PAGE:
Kevin Graff

President, Graff Retail

Kevin is the President of Graff Retail Inc. He is a retail and training professional with over 20 years of related experience. Founded in 1988, Kevin started what is now Canada’s leading training and consulting firm that specializes in working with retail organizations around the globe.

His years of consulting and delivering speeches and training seminars makes him keenly aware of the real life challenges facing the retail industry. All aspects of the retail operation including hiring and orientation of employees, staff and sales management, customer service initiatives and selling and retail strategies are areas of practical experience and success for Kevin.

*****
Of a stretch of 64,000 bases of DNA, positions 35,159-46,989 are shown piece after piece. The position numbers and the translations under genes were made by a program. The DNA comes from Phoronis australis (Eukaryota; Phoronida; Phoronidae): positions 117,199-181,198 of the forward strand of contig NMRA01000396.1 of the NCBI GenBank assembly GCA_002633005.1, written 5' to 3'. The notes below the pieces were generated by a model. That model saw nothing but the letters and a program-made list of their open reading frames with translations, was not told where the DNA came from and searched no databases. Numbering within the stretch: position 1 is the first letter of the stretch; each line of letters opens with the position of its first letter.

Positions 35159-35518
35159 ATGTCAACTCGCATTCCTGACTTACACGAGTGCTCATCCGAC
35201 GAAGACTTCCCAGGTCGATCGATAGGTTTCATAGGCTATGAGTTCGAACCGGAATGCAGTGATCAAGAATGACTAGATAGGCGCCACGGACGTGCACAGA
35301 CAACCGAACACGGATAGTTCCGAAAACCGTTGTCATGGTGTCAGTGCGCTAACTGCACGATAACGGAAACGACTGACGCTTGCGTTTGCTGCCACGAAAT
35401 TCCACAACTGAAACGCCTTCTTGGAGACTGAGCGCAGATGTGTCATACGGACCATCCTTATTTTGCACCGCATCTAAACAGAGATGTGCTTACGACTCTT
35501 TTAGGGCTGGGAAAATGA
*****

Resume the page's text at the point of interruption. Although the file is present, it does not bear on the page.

Keynote Speaker: Kevin has presented hundreds of keynote addresses to a variety of retail, sales and service business audiences around the globe. Inevitably, the highlight of most conferences.

Author: Authored the books Winning Retail and Selling with Passion. Kevin also writes The Graff Retail Report, a monthly newsletter read by thousands of retailers around the globe.

Trainer Extraordinaire: Kevin consistently receives ratings that exceed 95% when he delivers training programs. Audiences love him!

Program Design: Kevin has lead the development of literally hundreds of training programs and systems over the past 20 years. Of great pride is the accomplishment of having these programs win The Retail Council of Canada’s Best Employee Development Programs Award not once, not twice … FIVE times!

Membership: Kevin is a member of The President’s Club at The Retail Council of Canada. He is also actively involved in several Retail Council of Canada events.

Over the past few years we have had the opportunity to work with clients such as Costco Wholesale, Roots, Sony, Home Hardware, Staples, Canada Post Corporation, Canadian Tire, Shoppers Drug Mart, Loblaws and hundreds of other retailers across the globe.

  • Posted on: 09/25/2020

    Will curbside pickup be Costco’s Achilles heel?